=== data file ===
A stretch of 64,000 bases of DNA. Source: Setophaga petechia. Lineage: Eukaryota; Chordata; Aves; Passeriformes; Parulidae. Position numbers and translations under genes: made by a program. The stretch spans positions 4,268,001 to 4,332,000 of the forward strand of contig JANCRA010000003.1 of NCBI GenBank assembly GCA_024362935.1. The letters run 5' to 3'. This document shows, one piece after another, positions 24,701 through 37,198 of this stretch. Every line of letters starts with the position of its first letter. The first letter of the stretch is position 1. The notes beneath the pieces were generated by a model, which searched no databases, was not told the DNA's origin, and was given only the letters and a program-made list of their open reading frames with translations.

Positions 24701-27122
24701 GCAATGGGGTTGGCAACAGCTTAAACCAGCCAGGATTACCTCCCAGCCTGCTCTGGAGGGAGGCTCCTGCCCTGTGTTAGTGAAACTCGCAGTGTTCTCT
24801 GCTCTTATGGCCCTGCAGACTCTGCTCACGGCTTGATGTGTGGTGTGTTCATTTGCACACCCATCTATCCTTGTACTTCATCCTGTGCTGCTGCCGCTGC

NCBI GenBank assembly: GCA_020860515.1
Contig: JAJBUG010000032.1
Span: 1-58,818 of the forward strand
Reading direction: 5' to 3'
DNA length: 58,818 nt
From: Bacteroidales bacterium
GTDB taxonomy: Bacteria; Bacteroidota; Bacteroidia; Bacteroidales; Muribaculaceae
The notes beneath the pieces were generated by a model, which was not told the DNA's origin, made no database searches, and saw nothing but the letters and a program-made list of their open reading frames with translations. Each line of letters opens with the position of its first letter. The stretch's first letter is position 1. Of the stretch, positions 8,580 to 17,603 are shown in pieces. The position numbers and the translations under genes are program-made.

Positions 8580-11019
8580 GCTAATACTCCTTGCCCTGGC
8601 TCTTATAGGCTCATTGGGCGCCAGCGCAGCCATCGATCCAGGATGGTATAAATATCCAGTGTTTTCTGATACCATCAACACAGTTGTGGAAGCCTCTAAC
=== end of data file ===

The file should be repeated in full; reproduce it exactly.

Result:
A stretch of 64,000 bases of DNA. Source: Setophaga petechia. Lineage: Eukaryota; Chordata; Aves; Passeriformes; Parulidae. Position numbers and translations under genes: made by a program. The stretch spans positions 4,268,001 to 4,332,000 of the forward strand of contig JANCRA010000003.1 of NCBI GenBank assembly GCA_024362935.1. The letters run 5' to 3'. This document shows, one piece after another, positions 24,701 through 37,198 of this stretch. Every line of letters starts with the position of its first letter. The first letter of the stretch is position 1. The notes beneath the pieces were generated by a model, which searched no databases, was not told the DNA's origin, and was given only the letters and a program-made list of their open reading frames with translations.

Positions 24701-27122
24701 GCAATGGGGTTGGCAACAGCTTAAACCAGCCAGGATTACCTCCCAGCCTGCTCTGGAGGGAGGCTCCTGCCCTGTGTTAGTGAAACTCGCAGTGTTCTCT
24801 GCTCTTATGGCCCTGCAGACTCTGCTCACGGCTTGATGTGTGGTGTGTTCATTTGCACACCCATCTATCCTTGTACTTCATCCTGTGCTGCTGCCGCTGC

NCBI GenBank assembly: GCA_020860515.1
Contig: JAJBUG010000032.1
Span: 1-58,818 of the forward strand
Reading direction: 5' to 3'
DNA length: 58,818 nt
From: Bacteroidales bacterium
GTDB taxonomy: Bacteria; Bacteroidota; Bacteroidia; Bacteroidales; Muribaculaceae
The notes beneath the pieces were generated by a model, which was not told the DNA's origin, made no database searches, and saw nothing but the letters and a program-made list of their open reading frames with translations. Each line of letters opens with the position of its first letter. The stretch's first letter is position 1. Of the stretch, positions 8,580 to 17,603 are shown in pieces. The position numbers and the translations under genes are program-made.

Positions 8580-11019
8580 GCTAATACTCCTTGCCCTGGC
8601 TCTTATAGGCTCATTGGGCGCCAGCGCAGCCATCGATCCAGGATGGTATAAATATCCAGTGTTTTCTGATACCATCAACACAGTTGTGGAAGCCTCTAAC